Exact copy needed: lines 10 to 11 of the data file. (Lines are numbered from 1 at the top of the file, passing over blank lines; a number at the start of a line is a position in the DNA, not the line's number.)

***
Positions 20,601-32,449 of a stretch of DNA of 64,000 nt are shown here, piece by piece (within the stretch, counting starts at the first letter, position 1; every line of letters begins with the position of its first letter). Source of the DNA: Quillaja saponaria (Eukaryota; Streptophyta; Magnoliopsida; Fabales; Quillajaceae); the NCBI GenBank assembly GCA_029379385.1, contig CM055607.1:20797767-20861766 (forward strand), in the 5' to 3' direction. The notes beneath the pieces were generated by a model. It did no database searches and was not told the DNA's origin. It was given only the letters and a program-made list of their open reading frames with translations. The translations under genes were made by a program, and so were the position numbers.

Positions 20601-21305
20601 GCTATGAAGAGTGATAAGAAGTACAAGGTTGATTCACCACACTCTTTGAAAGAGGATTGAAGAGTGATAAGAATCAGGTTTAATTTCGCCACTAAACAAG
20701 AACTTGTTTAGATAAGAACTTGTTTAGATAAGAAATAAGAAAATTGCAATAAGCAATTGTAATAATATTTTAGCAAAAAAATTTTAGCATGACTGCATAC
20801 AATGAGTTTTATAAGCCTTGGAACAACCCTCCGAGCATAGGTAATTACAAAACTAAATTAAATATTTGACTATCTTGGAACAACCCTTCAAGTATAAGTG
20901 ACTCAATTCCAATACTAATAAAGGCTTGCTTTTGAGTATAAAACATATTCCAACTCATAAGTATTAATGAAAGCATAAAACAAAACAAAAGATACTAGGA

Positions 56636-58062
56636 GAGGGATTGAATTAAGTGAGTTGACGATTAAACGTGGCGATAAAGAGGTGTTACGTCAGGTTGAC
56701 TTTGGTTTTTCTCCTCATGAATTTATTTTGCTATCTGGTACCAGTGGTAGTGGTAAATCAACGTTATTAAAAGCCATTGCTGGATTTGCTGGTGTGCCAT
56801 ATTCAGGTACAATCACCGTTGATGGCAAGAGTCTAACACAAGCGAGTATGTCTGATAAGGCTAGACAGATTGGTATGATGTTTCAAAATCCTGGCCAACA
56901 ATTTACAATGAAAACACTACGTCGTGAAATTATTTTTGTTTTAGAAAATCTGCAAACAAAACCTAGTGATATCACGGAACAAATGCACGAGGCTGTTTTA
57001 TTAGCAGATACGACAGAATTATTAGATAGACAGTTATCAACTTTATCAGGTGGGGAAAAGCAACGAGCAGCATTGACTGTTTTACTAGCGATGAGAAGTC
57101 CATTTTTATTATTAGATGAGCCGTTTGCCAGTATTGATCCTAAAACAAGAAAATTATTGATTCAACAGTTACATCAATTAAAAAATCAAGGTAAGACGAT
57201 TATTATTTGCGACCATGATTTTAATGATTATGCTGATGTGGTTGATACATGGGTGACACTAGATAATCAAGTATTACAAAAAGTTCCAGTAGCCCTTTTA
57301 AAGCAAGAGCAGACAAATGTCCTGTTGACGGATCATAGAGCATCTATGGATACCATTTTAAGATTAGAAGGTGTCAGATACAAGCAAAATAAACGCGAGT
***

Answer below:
56801 ATTCAGGTACAATCACCGTTGATGGCAAGAGTCTAACACAAGCGAGTATGTCTGATAAGGCTAGACAGATTGGTATGATGTTTCAAAATCCTGGCCAACA
56901 ATTTACAATGAAAACACTACGTCGTGAAATTATTTTTGTTTTAGAAAATCTGCAAACAAAACCTAGTGATATCACGGAACAAATGCACGAGGCTGTTTTA